For teachers, the stress of making sub plans often means we are super hesitant to take days off - even if we need them. But what if it didn't have to be that hard?
Listen as Kelsey Sorenson shares how to prep simple, ready-made sub plans that can be pulled out anytime you need them!
When you’re sick, do you “push through” to avoid having to write sub plans?
If so, you’re not alone. A lot of teachers think it’s just easier to “work sick” than try to prep for someone else.
The bottom line is: You have worked to earn your days off and you deserve to take them. Working “through it” can often prolong your sickness and make you less effective at your job, so it is often better for you AND your students if you take the time you need to recover.
But when you have a sinus headache, a stuffed up nose, and a scratchy throat, it’s hard to sit down and write sub plans.
We talked with Wife Teacher Mommy, Kelsey Sorenson, about all things sub planning. Her solution? A sub tub.
How it works:
1. A sub tub is an actual container you can keep under your desk for a substitute teacher. You can put hanging file folders in it for each subject or class that you teach. Fill the tub with a week’s worth of emergency lesson plans, including copies of assignments for every student in the class.
2. These lesson plans need to fit into any time in the school year. Don’t worry about updating them according to what you’re working on; pick activities and lessons that will be valuable any time of the year.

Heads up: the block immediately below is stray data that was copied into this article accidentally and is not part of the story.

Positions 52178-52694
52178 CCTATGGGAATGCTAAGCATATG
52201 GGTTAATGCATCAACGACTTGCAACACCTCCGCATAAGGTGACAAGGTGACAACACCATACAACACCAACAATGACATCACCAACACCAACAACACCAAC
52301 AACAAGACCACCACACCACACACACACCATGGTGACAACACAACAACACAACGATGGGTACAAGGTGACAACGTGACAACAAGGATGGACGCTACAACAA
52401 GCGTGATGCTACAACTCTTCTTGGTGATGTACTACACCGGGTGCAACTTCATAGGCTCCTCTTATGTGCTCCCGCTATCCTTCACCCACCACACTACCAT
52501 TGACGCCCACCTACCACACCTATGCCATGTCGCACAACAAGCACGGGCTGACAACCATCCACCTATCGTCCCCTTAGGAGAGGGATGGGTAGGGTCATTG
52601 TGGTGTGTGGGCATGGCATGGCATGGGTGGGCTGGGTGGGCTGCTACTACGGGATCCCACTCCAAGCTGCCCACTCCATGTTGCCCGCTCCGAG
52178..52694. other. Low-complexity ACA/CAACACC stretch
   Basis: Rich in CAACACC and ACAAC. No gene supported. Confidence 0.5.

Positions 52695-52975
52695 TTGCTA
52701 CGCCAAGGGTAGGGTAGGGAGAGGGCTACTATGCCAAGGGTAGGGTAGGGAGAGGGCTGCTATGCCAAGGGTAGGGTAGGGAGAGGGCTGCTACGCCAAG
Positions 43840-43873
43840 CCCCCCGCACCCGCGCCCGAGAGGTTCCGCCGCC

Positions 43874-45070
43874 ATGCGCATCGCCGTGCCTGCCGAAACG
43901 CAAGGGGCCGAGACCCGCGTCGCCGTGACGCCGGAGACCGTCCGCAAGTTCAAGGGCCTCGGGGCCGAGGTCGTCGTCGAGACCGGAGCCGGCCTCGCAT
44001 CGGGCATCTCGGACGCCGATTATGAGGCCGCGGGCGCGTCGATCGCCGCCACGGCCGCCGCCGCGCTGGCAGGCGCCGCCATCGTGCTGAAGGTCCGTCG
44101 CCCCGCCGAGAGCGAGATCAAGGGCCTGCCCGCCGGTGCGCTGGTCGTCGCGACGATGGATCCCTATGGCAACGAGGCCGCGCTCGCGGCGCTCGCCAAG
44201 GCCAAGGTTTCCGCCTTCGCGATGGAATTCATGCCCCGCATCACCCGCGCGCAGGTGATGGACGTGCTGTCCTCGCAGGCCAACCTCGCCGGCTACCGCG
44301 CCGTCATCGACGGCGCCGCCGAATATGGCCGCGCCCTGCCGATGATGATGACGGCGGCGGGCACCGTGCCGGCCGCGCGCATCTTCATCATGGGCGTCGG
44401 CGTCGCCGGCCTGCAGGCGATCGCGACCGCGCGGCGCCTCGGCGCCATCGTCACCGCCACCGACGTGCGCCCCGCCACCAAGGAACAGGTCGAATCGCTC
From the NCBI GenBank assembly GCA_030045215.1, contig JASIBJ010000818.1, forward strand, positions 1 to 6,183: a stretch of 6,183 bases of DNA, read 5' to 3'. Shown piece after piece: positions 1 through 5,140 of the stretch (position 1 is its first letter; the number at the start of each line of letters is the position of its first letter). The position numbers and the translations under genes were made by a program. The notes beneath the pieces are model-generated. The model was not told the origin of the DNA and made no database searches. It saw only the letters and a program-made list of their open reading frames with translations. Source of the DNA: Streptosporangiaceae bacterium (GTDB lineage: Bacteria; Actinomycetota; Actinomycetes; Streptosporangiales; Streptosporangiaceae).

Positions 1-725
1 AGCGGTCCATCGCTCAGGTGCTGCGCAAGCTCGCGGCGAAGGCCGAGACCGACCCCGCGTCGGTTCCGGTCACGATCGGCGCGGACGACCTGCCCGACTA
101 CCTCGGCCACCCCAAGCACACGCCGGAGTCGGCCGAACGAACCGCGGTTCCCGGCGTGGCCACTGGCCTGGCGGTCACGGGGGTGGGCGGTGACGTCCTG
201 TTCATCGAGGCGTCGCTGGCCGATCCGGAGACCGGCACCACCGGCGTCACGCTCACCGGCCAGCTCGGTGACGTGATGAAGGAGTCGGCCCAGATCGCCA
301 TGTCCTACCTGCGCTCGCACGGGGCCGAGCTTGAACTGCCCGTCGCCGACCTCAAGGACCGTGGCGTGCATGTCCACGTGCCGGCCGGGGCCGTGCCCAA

3. Remember that substitute teachers are not glorified babysitters- they are teachers! You can include some actual teaching in the lessons.
4. A sub tub should include a binder with all of your routines and procedures to try to keep things consistent with a normal school day. Include a seating chart, a daily schedule, and your attention-getters. Your Classroom Management 101 plan is perfect for acting as a sub binder because it will outline your procedures, rules, and consequences.
5. You can also prepare a whole-class reward system ahead of time for the sub. An easy whole-class reward system is picking an 8-10 letter “word of the day.” When the whole class is meeting expectations, the substitute teacher writes a letter on the board. When the whole word is spelled out, the students get a pre-determined reward.
6. An individual reward system is another great idea. Sometimes, students aren’t motivated by a whole-class reward system because they think that difficult students will ruin it for everyone. Your sub plans can include individual punch cards for each student that the sub can punch when the students are meeting expectations and when their cards are full, they can receive a prize. You can get these punch cards and more in the FREE Sub Planning Starter Kit.
For more on preparing the students for a substitute teacher and changing your mindset so that you feel comfortable to take the time off you deserve, listen to the podcast episode above.
If you're a member of Teach4theHeart+, in April you will be able to join a live training with Kelsey where she will go into more detail on sub planning and take your Q&As (this is on top of unlimited access to our four most popular courses!). Sign up now at: Teach4theHeart+
Resources mentioned in this episode
About Kelsey Sorenson
Hi, I’m Kelsey Sorenson. I’m a former teacher and current homeschool mom. I started Wife Teacher Mommy in 2014 after having my first baby. I decided to work part-time as a substitute teacher and realized that teachers needed much more help with sub plans (as well as other teaching resources). So on days I wasn’t subbing, I worked on my laptop while my baby napped with the goal to help educators like YOU get access to effective, ready-to-go resources to cut your planning time in half (OR MORE!) so you can get it all done without sacrificing other areas of your life.
Make sure your students are good while you're gone!
Check out our free class: How to Reduce Disruptions without Yelling, Begging, or Bribing.
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